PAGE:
Personal stories and solidarity mark HopeWorks event for domestic violence prevention
By By Janene Holzberg
For The Baltimore Sun|
Oct 09, 2014 at 4:59 PM
Dawn Root's life took a serendipitous turn two years ago, one that eventually brought her to Columbia this week to talk about her mother's death.
She spoke as an advocate and survivor Tuesday at the fifth annual candlelight vigil held by HopeWorks at the Owen Brown Interfaith Center, marking October's designation as Domestic Violence Awareness Month across the country.
Root told the gathering of 40 people wearing purple ribbons that she is on a mission to speak to audiences across the Baltimore area "since living in the darkness wasn't serving me, and I realized it was time to leave negativity behind."
HopeWorks, which changed its name from the Domestic Violence Center in December, is an agency that serves victims of sexual, dating and domestic violence.
Before the event, Root, a Glen Burnie resident, revealed that the catalyst for her journey into advocacy was the sight of hot-air balloons dotting the sky over a Pennsylvania countryside one late-summer day in 2012.
They reminded her of her mother, Barbara Ann Root, who was divorced from Dawn's father and had operated a balloon delivery business for years before she was shot to death on Sept. 26, 2000, by her then-husband.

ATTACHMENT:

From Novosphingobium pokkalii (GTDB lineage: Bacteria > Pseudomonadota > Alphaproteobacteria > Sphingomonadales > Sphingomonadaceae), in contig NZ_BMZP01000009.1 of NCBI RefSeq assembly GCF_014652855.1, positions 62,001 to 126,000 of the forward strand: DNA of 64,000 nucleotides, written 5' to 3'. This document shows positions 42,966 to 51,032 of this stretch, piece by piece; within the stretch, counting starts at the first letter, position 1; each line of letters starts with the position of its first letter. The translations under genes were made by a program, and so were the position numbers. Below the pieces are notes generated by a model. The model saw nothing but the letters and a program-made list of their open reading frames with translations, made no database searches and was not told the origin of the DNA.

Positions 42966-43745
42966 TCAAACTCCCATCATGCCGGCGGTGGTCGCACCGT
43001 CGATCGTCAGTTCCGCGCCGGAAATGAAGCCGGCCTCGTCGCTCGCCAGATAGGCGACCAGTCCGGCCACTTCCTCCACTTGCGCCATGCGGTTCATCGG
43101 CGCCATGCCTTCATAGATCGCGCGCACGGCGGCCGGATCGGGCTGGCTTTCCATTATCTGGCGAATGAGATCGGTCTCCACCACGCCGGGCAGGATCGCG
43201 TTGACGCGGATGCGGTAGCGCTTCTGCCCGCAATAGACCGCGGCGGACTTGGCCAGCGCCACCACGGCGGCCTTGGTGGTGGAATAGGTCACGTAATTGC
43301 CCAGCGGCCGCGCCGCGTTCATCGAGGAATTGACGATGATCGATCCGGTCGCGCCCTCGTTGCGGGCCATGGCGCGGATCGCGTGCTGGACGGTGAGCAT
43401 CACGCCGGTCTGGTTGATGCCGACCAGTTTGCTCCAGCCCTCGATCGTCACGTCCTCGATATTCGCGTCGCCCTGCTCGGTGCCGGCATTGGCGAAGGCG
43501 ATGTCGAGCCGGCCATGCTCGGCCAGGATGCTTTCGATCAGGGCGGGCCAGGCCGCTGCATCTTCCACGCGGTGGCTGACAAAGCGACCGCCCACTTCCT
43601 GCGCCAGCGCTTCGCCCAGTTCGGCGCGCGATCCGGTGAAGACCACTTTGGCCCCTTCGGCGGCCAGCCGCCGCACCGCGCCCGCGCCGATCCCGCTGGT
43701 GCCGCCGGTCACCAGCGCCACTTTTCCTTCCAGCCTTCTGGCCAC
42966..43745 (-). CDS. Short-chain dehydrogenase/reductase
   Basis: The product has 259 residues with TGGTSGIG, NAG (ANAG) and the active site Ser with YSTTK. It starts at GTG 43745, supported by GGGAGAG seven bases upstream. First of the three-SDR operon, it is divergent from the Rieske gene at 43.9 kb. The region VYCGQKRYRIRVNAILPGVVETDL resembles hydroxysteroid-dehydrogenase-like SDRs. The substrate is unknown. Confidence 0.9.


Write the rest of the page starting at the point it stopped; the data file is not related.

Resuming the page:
Resolving to attend a hot-air balloon event in her mother's memory, Dawn Root discovered the Rising Above It Festival Weekend sponsored every September by the Sexual Abuse/Spousal Assault Resource Center based in Harford County.
The festival was sold out, but a phone call to SARC to see if she could still attend led to Root recounting her story of loss — and that led to organizers asking her to fill in for the keynote speaker who had canceled only 72 hours before their gala.
Root, who had never thought about speaking publicly about her personal tragedy, nervously agreed.
That first experience talking about her mother's death from multiple gunshot wounds proved to be cathartic, she said. The shooter turned the gun on himself after taking her mother's life, leaving no opportunity for Root, who was 30 at the time, to seek justice in court.
Root says there are still some parts of her story that are difficult to articulate, but she hopes hearing it will encourage communities to pledge to provide quality services and programs that can "change the conditions and combat the violence."
"Dawn is brave enough to share her personal story, and that takes a lot of guts," said Jennifer Pollitt Hill, executive director of HopeWorks, as she introduced Root to the audience Tuesday.
Root's voice faltered a couple times and she wiped away tears at the lectern as she painted a portrait of her mother as a loving woman who delivered balloons dressed as a gorilla, clown or teddy bear, among other entrepreneurial duties.
"I wish she'd had resources like HopeWorks, because I believe if she had I would not be mourning her," she told the gathering. "What hurts the most is that this could have been prevented."
Before Root's speech, Howard County Police Detective David Vo spoke of the need for community members to band together with survivors to eliminate domestic violence because they are "fingers on the same hand."